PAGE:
Plant Ecology

, Volume 218, Issue 4, pp 407–415 | Cite as

Intraspecific variability of ecophysiological traits of four Magnoliaceae species growing in two climatic regions in China

  • Q. Y. Xu
  • H. Liu
  • Q. Ye


Plants may change their ecophysiological traits to adapt to new environments, but the responses strongly depend on species and environmental conditions. Magnoliaceae species are of great scientific importance but are extremely endangered, therefore, it is crucial to study their ecophysiological adaptations for ex situ conservation. Here, we chose four common Magnoliaceae species growing in two botanical gardens located in south and north subtropical monsoon regions, and measured hydraulic and photosynthetic traits in both wet and dry seasons. We found that plants growing in north region showed significant lower leaf water potential at predawn and midday than those in south region, indicating that species suffered more severe drought stress in north region. As a result, species in north region had lower stomatal conductance and photosynthetic rates, as well as smaller stomatal pore index. In addition, significantly lower stem hydraulic conductivity of the two deciduous species in north region were observed compared with species in south region, while the two evergreen species at both regions showed similar values of stem hydraulic conductivity. Non-significant differences in leaf turgor loss points, leaf conductance, specific leaf area, and wood density were found when comparing species from the north and south regions. Our results suggested that the adjustment of plant hydraulics to local climatic conditions of Magnoliaceae species occurs primarily through changes in stomatal morphology and function, whereas the contribution of intraspecific variation in leaf hydraulic traits appears to be limited.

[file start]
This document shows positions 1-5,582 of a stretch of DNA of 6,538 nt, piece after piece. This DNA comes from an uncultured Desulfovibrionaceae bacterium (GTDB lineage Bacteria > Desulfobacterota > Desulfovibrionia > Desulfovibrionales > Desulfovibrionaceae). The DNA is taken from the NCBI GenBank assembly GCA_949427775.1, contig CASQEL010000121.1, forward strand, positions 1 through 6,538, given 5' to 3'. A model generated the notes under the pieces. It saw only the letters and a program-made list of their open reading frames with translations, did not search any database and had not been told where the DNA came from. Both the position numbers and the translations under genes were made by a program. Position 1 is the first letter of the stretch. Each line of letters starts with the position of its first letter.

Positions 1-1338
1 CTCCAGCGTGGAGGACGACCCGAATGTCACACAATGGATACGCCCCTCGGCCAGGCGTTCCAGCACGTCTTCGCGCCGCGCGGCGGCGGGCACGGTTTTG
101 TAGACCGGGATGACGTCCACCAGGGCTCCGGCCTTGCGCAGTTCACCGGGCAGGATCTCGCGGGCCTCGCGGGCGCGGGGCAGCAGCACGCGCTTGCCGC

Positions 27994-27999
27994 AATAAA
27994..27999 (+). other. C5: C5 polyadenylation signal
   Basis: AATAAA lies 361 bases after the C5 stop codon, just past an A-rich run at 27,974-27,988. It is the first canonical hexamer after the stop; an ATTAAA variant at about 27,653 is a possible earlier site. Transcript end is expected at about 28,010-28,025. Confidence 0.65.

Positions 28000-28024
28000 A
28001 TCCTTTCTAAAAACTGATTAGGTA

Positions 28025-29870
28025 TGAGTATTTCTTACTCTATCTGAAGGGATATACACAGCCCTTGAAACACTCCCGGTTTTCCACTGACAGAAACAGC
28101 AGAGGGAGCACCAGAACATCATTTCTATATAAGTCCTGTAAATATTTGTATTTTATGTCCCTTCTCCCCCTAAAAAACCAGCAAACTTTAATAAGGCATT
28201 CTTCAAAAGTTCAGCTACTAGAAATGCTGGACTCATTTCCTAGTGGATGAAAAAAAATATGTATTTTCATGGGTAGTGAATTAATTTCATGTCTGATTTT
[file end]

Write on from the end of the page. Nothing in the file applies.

Climatic regions Hydraulic conductivity Leaf habit Local adaptation Phenotypic plasticity Stomatal regulation 



We are grateful to Mr. Yang Keming from the Horticulture Centre of South China Botanical Garden, and Drs. Quanfa Zhang, Qi Deng, and Longxing Hu from Wuhan Botanical Garden for their assistance in species identification and sampling. This work was funded by the National Natural Science Foundation of China (31670411).

Supplementary material

11258_2017_699_MOESM1_ESM.docx (12 kb)
Supplementary material 1 (DOCX 11 kb)


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Copyright information

© Springer Science+Business Media Dordrecht 2017

Authors and Affiliations

  1. 1.Key Laboratory of Vegetation Restoration and Management of Degraded Ecosystems, South China Botanical GardenChinese Academy of SciencesGuangzhouChina
  2. 2.University of Chinese Academy of SciencesBeijingChina
  3. 3.Guangdong Provincial Key Laboratory of Applied BotanySouth China Botanical Garden, Chinese Academy of SciencesGuangzhouChina

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